“It's OK lady,” says the policeman, in tones usually reserved for a disconsolate child. “This stuff is always upsetting – not just for you, for everyone it happens to. We're sort of the experts in these cases.”
He sighs, and leans back from the vidscreen. “I'll try to make is as simple as I can, and don't worry if you need me to explain anything twice. Just ask.”
“Th-thanks,” sobs the young woman. “Tell me again about the pensioning thing.”
“Not pensioning, pynchoning,” corrects the policeman. “Or in your case, cross-pynchoning.”
“It's like this. Imagine a rich guy, or a rich lady. They pay to live in a gated community. They pay to drive on the priority roads, so they don't have to sit in traffic jams behind the likes of you and me. They eat in Old Dollar restaurants, not the Carbon Dollar places we go to. So they don't want to rub shoulders with us on the interwebs either.”
“What has this got to do with my pictures?” asks the woman.
“See, the rich people, they have this thing called Pry Vuh Sea...” The woman looks at him blankly.
The policeman tries again. “You know, like in the old days – when some things about people were sort of secret. Well, not exactly secret, just things you didn't tell everyone.”
“Yeah, I know it's kind of hard to take in. You and all your friends are posting pics and vids of yourself twenty-four seven, and telling each other and everyone else what you are doing and thinking and what you had for breakfast.” He pauses for effect. “And these folk are doing the opposite.”
“Thing is, everybody leaves traces on the interwebs, even if they don't mean to. But the very rich, they don't like this. They don't want to be in the same space as you, even a virtual space. It makes them feel dirty, like you touched them.”
“So they pay for a pynchoning service. Back in the twentieth, there was this writer – sort of a blogger, but on paper things called books – called Pynchon. He went to a lot of trouble to make himself disappear – found all the old paper records of himself and tore them up, stuff like that. So now they call a bot that trawls through the webs, cleaning up those traces – the billing records, the address databases, and the CCTV footage -- they call that a pynchoning service, after the writer guy. The bot just erases everything on the web that's a trace of the rich people.”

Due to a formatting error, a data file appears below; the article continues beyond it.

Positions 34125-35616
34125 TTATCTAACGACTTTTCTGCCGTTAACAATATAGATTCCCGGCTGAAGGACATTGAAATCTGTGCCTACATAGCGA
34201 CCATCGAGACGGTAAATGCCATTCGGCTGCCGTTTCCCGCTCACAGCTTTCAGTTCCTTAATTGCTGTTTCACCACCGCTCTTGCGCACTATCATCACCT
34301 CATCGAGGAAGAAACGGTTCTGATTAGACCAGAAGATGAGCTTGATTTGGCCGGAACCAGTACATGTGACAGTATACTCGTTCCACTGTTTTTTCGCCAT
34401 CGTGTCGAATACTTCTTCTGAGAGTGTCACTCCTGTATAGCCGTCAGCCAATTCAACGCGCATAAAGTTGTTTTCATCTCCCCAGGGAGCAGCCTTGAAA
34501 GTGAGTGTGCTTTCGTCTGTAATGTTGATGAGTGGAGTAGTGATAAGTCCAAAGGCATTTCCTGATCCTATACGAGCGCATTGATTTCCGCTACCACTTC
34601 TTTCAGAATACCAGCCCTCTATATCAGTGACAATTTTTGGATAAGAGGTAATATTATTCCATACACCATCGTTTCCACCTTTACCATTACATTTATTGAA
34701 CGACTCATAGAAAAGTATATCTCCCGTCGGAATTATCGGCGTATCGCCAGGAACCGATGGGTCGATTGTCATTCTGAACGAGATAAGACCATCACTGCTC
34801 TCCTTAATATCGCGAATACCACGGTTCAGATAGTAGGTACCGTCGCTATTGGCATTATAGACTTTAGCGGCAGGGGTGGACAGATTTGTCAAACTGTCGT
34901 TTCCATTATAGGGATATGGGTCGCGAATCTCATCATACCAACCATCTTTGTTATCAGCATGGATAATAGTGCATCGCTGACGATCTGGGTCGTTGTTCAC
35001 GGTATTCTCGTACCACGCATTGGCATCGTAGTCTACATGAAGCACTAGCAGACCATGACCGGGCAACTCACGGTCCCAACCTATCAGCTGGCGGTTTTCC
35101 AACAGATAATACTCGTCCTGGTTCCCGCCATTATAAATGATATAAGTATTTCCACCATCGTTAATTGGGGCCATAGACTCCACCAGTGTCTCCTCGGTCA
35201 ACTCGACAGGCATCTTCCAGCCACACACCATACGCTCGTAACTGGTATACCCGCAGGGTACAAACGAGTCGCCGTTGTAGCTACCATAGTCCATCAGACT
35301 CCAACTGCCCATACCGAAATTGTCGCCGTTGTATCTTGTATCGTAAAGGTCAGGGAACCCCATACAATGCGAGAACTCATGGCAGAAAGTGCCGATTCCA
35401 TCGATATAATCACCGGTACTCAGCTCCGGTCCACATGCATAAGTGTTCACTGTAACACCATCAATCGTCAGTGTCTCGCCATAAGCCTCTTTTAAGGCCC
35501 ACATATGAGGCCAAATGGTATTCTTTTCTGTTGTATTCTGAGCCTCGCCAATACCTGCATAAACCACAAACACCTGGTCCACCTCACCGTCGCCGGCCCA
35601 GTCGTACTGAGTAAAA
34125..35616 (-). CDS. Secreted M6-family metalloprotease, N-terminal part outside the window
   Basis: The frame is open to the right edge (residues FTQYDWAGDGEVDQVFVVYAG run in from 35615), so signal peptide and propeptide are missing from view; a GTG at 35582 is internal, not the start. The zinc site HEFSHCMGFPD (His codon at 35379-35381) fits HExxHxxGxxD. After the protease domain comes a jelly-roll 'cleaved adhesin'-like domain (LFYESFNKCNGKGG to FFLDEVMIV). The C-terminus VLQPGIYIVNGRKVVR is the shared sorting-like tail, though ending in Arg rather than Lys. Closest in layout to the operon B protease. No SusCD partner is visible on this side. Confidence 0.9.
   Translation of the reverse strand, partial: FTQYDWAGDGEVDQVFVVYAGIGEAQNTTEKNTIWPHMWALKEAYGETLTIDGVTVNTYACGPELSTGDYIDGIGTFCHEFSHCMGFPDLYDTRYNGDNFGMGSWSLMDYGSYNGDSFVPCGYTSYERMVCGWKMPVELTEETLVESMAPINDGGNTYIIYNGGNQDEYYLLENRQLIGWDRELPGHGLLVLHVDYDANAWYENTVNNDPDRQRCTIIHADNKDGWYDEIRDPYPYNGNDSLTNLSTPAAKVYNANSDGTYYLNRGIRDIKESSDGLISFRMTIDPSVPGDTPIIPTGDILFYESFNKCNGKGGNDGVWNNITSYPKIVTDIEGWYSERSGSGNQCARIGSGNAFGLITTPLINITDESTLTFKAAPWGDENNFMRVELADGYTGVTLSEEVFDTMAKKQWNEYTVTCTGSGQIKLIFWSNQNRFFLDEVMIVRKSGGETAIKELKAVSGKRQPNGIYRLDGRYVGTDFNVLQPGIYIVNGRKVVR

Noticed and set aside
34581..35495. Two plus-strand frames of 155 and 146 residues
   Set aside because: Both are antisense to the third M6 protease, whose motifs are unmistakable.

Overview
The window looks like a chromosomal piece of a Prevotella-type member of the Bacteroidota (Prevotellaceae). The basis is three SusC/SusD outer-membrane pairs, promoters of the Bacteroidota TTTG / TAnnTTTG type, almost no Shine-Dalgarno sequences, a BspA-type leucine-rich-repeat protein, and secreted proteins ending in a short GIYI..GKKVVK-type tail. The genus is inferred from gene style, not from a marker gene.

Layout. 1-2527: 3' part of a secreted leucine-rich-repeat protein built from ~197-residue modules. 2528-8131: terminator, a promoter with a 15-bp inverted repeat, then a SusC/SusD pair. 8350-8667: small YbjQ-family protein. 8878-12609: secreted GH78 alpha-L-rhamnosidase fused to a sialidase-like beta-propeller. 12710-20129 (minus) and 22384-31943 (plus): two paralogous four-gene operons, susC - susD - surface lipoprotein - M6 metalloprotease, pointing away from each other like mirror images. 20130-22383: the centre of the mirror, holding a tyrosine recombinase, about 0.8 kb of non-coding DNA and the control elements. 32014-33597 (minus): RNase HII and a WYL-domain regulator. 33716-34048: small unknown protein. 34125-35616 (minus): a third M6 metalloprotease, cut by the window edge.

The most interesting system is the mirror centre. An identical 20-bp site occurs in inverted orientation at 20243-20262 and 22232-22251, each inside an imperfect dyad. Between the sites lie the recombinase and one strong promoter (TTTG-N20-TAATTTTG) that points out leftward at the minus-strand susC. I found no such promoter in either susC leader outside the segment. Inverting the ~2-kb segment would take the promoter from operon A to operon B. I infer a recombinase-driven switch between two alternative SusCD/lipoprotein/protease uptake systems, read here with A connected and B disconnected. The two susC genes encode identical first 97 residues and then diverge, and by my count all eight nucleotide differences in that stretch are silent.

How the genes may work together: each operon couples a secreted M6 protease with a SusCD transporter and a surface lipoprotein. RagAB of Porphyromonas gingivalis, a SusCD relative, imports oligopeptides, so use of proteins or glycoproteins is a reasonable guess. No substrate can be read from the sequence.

“But I'm not rich, and I haven't paid for any service,” whines the caller.
“That's what I've been trying to explain for the last half an hour. You haven't, but you look or sound like someone else who has paid for pynchoning. Enough like them for the bot to be erasing the traces of you. Maybe you've got the same name as a rich lady, or there's something similar about your behavioural footprint – the shape of the traces that you leave. Anyway, the bot has a fix on you now, and any trace you make gets rubbed out. We call it cross-pynchoning because it's like cross-fire. Nobody wanted to wipe you out, you just got caught in the cross-fire.”
“And it won't just be the pictures, I'm afraid. It's going to get worse.”
“Worse? What do you mean, worse?” asks the woman.
“It's going to be everything, I'm afraid. Your high school records. Your medical records. Your accounts. If it's still there now, it'll be gone soon. The bots have a very high level of access on all the major public servers.”
“This must be against the law! Why can't you do something?” She is gasping now, and her voice is shrill and loud.
The policeman looks embarrassed. “It's...it's a very grey area. The identity laws are mainly about theft. Somebody steals your identity to get stuff they aren't supposed to have, it's against the law. You try to use someone else's identity, it's a crime. But the law is about the deception and the thing you use it for. Identity wipe? Did anything get stolen? Did anyone lose any money that was coming to them? Nah...so no crime.”
“So what am I supposed to do?”
The policeman shrugs helplessly. “Live with it. Change your name and start over. I can recommend a counsellor that helps with cases like this. Unless you are really, really rich – then you could try a counter-pynchoner; but you aren't really rich, are you? Because if you were, you wouldn't be calling me, would you?”
For a while the woman caller stares at the image of the policeman on her vidscreen. After a long minute she hangs up, and his screen goes dark. The policeman goes back to his keyboard. He knows that she will call back for the name of the counsellor in a few hours. They usually did.